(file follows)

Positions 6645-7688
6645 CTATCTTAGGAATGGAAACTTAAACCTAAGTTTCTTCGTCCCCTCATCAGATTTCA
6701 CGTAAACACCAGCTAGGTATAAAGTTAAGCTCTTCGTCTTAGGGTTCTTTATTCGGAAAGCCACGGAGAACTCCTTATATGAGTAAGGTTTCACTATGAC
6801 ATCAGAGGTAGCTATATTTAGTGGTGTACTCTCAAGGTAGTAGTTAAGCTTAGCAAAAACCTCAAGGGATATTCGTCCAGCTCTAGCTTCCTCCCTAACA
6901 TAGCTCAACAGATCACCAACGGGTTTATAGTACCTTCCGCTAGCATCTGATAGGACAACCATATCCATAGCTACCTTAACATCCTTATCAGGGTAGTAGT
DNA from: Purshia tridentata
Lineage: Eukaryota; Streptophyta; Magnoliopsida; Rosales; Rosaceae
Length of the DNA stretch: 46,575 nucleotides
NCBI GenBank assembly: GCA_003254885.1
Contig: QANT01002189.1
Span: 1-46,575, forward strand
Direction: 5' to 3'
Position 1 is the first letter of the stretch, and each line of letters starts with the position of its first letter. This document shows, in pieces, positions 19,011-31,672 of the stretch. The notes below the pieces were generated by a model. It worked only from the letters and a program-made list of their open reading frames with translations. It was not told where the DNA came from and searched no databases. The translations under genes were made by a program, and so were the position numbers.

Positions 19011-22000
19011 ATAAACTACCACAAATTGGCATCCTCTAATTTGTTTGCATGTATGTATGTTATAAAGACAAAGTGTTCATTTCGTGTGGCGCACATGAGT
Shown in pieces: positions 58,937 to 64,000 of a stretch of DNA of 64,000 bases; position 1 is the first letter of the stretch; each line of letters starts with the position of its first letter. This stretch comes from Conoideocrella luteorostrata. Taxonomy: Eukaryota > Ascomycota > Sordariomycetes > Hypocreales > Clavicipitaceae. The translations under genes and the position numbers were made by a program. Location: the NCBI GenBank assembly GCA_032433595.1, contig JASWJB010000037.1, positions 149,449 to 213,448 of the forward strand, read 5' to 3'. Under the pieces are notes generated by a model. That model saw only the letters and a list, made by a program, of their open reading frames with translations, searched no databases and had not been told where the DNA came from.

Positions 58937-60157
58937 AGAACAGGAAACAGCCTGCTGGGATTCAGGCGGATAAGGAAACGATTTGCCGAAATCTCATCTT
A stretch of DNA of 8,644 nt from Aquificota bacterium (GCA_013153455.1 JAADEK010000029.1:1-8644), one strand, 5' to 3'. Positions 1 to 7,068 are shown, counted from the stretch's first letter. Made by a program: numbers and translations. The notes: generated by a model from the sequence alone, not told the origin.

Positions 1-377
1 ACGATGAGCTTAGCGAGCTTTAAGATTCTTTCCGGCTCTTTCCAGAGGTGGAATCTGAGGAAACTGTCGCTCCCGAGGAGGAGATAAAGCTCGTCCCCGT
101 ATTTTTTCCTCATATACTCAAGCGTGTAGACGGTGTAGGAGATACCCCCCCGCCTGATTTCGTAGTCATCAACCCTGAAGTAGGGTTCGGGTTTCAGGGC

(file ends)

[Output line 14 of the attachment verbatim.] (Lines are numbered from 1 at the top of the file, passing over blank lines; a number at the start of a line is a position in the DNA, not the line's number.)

Positions 19011-22000